Stability, transparency, flexibility and employer ownership: Employer recommendations for improving the apprenticeship system #fixapprenticeships

Today the Institute of Student Employers has launched an important new report addressing the future of the apprenticeship system.

The report is entitled Stability, transparency, flexibility and employer ownership: Employer recommendations for improving the apprenticeship system. It examines the apprenticeship system from the perspective of employers and asks how they would like to see the system and levy develop.

The report makes 10 recommendations to improve the current apprenticeship system.

  1. Ensure stability in the apprenticeship system: Any changes to the system should be limited, gradual and done with careful employer consultation.
  2. The levy should not be a payroll tax: Reaffirm the principle of ‘you get out more than you put in’, increase transparency in how the apprenticeship levy pot is managed and where the money comes from and recognise the fact that larger employers cannot be expected to pay for the whole system.
  3. Double the levy ‘expiry date’: The ‘expiry date’ on apprenticeship funds should be doubled to 48 months while the system becomes better established.
  4. Increase levy flexibility: Convene a working group of employers to review the flexibility of the funding arrangements and make recommendations to increase employer engagement with the system. A key consideration should be whether the range of costs that can be supported with the levy should be increased.
  5. Join-up the apprenticeship systems in different UK nations: Governments across the four nations should convene a working group comprising civil servants and employer representatives to explore ways of creating a more joined-up national system.
  6. Support higher and degree level apprenticeships: Government should reaffirm its commitment to higher and degree level apprenticeships and resist short-sighted calls to restrict access to these apprenticeships on the basis of prior qualifications.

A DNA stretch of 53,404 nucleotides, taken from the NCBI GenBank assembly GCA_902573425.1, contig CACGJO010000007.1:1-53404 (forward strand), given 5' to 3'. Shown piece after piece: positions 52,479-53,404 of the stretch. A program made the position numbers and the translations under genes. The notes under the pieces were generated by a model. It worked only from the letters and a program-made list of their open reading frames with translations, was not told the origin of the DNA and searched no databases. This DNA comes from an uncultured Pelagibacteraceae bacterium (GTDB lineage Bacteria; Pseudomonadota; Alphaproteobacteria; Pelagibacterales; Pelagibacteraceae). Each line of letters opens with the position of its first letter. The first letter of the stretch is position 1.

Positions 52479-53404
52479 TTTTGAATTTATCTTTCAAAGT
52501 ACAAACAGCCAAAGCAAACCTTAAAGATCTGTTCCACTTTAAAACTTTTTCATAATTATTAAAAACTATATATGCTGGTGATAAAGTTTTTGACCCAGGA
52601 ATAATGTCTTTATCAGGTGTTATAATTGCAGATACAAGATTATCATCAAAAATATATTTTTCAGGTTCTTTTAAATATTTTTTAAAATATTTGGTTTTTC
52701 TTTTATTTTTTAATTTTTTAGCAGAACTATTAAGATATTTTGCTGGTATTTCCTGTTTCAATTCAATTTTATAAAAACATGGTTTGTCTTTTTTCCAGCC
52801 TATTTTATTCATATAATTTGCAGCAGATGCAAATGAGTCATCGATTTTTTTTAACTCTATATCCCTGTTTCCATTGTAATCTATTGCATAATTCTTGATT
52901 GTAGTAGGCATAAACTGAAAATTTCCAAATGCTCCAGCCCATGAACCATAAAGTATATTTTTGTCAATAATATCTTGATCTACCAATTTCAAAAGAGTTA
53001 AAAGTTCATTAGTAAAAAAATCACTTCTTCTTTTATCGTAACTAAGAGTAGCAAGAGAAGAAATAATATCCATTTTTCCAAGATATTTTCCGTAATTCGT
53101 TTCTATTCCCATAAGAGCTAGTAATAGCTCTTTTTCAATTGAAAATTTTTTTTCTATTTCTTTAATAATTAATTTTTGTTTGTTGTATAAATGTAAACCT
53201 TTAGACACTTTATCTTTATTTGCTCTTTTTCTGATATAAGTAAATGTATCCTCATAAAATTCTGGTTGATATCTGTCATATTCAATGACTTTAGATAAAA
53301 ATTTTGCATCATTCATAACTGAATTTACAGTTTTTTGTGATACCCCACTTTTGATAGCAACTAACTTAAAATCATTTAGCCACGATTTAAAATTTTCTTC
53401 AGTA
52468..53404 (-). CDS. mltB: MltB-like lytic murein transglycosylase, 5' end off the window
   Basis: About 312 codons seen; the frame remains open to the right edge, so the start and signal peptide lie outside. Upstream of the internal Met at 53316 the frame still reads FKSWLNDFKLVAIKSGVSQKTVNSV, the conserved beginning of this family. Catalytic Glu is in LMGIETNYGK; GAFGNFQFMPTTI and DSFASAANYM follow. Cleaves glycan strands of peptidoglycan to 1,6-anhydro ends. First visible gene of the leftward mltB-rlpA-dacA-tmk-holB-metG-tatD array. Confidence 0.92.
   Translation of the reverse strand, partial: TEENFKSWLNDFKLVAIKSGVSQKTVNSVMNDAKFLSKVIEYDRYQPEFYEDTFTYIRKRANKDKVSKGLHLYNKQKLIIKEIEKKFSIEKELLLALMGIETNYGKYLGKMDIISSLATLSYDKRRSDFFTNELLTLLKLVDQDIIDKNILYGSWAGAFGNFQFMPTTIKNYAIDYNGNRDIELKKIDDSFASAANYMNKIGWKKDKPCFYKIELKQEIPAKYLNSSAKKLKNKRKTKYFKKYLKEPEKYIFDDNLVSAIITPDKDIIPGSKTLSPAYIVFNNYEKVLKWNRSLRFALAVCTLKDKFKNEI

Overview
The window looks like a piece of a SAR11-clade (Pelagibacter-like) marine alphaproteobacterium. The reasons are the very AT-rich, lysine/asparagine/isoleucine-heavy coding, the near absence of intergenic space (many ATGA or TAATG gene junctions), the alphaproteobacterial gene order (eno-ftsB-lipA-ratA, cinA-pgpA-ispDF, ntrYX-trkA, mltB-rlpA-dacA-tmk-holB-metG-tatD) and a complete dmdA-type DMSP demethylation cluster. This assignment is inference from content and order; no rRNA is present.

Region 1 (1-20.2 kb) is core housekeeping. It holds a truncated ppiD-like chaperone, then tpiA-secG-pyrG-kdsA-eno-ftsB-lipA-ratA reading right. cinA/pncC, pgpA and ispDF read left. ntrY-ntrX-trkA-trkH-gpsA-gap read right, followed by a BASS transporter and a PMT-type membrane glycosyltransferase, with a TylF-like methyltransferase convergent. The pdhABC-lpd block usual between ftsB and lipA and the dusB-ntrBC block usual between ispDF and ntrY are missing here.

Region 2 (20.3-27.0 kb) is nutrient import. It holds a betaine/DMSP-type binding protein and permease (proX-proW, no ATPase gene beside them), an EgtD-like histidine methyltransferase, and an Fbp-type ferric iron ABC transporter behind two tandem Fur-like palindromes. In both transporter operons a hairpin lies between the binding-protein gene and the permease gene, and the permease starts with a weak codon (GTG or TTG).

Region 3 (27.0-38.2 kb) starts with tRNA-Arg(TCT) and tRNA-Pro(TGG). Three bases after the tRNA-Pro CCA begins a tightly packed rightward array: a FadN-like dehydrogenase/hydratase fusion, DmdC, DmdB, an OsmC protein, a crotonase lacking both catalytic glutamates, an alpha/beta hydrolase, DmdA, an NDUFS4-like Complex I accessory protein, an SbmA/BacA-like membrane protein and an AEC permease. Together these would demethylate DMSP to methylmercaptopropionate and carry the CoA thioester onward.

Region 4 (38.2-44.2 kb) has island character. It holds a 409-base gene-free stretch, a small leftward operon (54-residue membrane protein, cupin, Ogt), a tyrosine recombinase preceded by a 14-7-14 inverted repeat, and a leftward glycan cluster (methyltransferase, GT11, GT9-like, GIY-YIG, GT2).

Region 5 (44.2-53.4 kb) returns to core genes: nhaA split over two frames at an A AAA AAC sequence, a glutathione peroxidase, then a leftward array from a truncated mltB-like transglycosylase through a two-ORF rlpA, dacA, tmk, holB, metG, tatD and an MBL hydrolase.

7. Review the way apprenticeship standards are created and developed: The Institute for Apprenticeships and Technical Education should review the process of standard creation and development and seek to make it shorter, sharper and more flexible.
  8. Increase the flexibility in off the job training: Government should convene a working group to look at the way in which the 20% off the job requirements are managed.
  9. Celebrate how apprenticeships can transform careers for everyone: While there is important work to do to engage young people in apprenticeships, it is vital that they are understood as being applicable to a wider and more diverse group of workers that is representative of the population at large.
  10. Promote apprenticeships across the education system: Continue to invest in high quality career education and guidance in schools and ensure that schools and colleges promote vocational routes alongside the academic route.

We are raising the profile of the report and the campaign using the hashtag #fixapprenticeships. We hope that you’ll join us in campaigning and debating the future of the apprenticeship system.

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